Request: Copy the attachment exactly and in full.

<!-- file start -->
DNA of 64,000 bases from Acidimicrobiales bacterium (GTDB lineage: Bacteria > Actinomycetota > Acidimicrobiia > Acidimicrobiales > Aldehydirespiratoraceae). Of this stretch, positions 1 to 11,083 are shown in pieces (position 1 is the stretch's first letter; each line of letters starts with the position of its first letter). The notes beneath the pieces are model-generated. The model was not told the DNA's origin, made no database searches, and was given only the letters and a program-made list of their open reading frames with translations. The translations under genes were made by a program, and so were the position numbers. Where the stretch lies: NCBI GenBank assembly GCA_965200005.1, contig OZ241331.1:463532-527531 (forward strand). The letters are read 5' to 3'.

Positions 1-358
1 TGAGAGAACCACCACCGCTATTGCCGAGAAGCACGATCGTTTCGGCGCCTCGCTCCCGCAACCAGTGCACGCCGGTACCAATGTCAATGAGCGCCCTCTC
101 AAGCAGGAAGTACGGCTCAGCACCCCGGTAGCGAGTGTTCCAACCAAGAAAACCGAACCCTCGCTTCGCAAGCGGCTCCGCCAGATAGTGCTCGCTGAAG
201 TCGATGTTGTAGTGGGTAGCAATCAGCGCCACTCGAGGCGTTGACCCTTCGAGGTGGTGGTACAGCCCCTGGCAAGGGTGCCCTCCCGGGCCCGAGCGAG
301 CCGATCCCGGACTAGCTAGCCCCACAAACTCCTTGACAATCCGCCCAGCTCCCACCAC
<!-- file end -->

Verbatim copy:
DNA of 64,000 bases from Acidimicrobiales bacterium (GTDB lineage: Bacteria > Actinomycetota > Acidimicrobiia > Acidimicrobiales > Aldehydirespiratoraceae). Of this stretch, positions 1 to 11,083 are shown in pieces (position 1 is the stretch's first letter; each line of letters starts with the position of its first letter). The notes beneath the pieces are model-generated. The model was not told the DNA's origin, made no database searches, and was given only the letters and a program-made list of their open reading frames with translations. The translations under genes were made by a program, and so were the position numbers. Where the stretch lies: NCBI GenBank assembly GCA_965200005.1, contig OZ241331.1:463532-527531 (forward strand). The letters are read 5' to 3'.

Positions 1-358
1 TGAGAGAACCACCACCGCTATTGCCGAGAAGCACGATCGTTTCGGCGCCTCGCTCCCGCAACCAGTGCACGCCGGTACCAATGTCAATGAGCGCCCTCTC
101 AAGCAGGAAGTACGGCTCAGCACCCCGGTAGCGAGTGTTCCAACCAAGAAAACCGAACCCTCGCTTCGCAAGCGGCTCCGCCAGATAGTGCTCGCTGAAG
201 TCGATGTTGTAGTGGGTAGCAATCAGCGCCACTCGAGGCGTTGACCCTTCGAGGTGGTGGTACAGCCCCTGGCAAGGGTGCCCTCCCGGGCCCGAGCGAG
301 CCGATCCCGGACTAGCTAGCCCCACAAACTCCTTGACAATCCGCCCAGCTCCCACCAC